politics and art


Since ancient times we humans have expressed our ideas and ideologies via imageries like literature, paintings, and symbols. But in recent times we have, seemingly, forgotten to appreciate the art.

The recent controversy on Faiz Ahmed Faiz’s nazm, Hum Dekhenge (We shall witness), highlights the very fact that we as Indians have to develop a sense of political humour and tolerance. Politics is a part of our daily life and still, we miss its satirical quality. Faiz’s poem, Hum Dekhenge, written in 1979, was a clarion call for resistance against Zia ul Haq’s authoritarian and fundamentalist rule. Written for a predominantly Muslim audience it effectively used Islamic imagery to denounce the fundamentalism and authoritarianism that had become the hallmark of the regime.

Though Faiz was a leftist himself but wrote the nazm using Islamic imagery which made the nazm all the more effective, moving and revolutionary. In 1986, it became extremely popular after Pakistani singer Iqbal Bano sang it in the presence of 50,000 people in Lahore. The fact that she wore a saree made the rendition even more defiant, for Zia had banned the saree, calling it Hindu.

It is the art of political satire that remains relevant even after decades. The couplet, “Yeh daagh daagh ujaalaa, yeh shabgazida seher; Woh intezaar tha jiska, yeh woh seher to nahin (This blemished light infused with the darkness of night; Surely, this isn’t the dawn we waited for so eagerly),” is relevant for the so-called ‘Communist Nations’ like China and North Korea, even today.

The easiest thing to do these days is to hurt someone’s sentiments, we have been made to believe that it is only by asserting our view that it prevails. The art of political graffiti and literature teaches us the tolerance of dealing with various views or thoughts. A piece of literature never dictates its interpretation in the reader’s mind. Similarly, political graffiti just showcases the thoughts of the artist and doesn’t force itself on anyone. If we understand that various views be it rightist, leftist or liberal can thrive in our world then, we won’t have any more controversies like the ones in Faiz’s Hum Dekhenge and the arrest of Ganzeer.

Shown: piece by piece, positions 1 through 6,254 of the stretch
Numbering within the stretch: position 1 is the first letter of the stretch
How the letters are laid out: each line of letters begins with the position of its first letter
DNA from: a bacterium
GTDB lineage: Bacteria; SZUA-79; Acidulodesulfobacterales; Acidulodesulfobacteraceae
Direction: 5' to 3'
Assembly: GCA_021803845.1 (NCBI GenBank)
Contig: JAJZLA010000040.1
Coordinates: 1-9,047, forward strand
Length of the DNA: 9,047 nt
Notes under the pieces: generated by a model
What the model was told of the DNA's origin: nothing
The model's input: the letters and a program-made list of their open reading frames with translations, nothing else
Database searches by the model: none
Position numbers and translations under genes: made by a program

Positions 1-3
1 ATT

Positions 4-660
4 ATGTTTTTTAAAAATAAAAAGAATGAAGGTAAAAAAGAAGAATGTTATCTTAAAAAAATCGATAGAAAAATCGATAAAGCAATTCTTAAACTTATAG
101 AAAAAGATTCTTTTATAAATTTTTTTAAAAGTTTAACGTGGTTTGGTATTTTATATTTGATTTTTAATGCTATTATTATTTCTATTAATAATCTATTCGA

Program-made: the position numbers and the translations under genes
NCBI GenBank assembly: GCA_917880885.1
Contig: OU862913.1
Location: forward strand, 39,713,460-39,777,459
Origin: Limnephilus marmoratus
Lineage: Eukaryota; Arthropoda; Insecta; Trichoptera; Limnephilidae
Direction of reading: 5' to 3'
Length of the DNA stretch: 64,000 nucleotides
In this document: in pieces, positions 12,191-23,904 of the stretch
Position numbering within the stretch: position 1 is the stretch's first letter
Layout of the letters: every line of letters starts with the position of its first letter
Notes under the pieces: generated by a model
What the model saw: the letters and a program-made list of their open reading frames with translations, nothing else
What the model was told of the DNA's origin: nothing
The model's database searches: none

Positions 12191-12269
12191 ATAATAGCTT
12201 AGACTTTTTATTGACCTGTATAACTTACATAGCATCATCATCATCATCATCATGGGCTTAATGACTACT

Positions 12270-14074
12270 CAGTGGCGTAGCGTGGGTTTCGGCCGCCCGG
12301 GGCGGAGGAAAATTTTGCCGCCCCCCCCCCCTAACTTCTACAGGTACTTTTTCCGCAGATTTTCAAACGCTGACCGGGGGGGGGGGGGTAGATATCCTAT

Political leaders talk about the lack of tolerance in India, however, they are its flag bearers. We see the right-wing always criticising the leftists and vice-versa. This daily act is the testimony of the fact that nearly all the ideologies around the world, be it religious or social or political always tries to subsume the other. A world without dissent is either a utopian one or a dreamland itself. In a time of political and economic uncertainty, the role of art and expression has never been more important. Cultural leaders – from filmmakers to cartoonists – bring new perspectives to tackle challenging issues and inspire people to fulfil their potential.

But artists around the world are under threat, with many arrested or even killed for expressing their ideas and showing any signs of dissent. It is important to understand that we need to create a long-term goal of what we want to achieve in a social space wherein all forms of art, ideologies, and thoughts thrive.

If we understand that humanity can achieve greater heights only when there is dissent and freedom, we can move a step towards a better society. If we can understand that forcing an ideology on someone just because you find it to be the ‘correct’ one would only result in triviality. No one can change their thinking in just a moment, it instead takes years on end. And we should be patient enough to let dissent thrive and give it time to change into an agreement. Lastly, I would be perfectly fine if you do not agree with my opinion and think otherwise!

Featured Image Credits- Sabari Venu

Aniket Singh Chauhan

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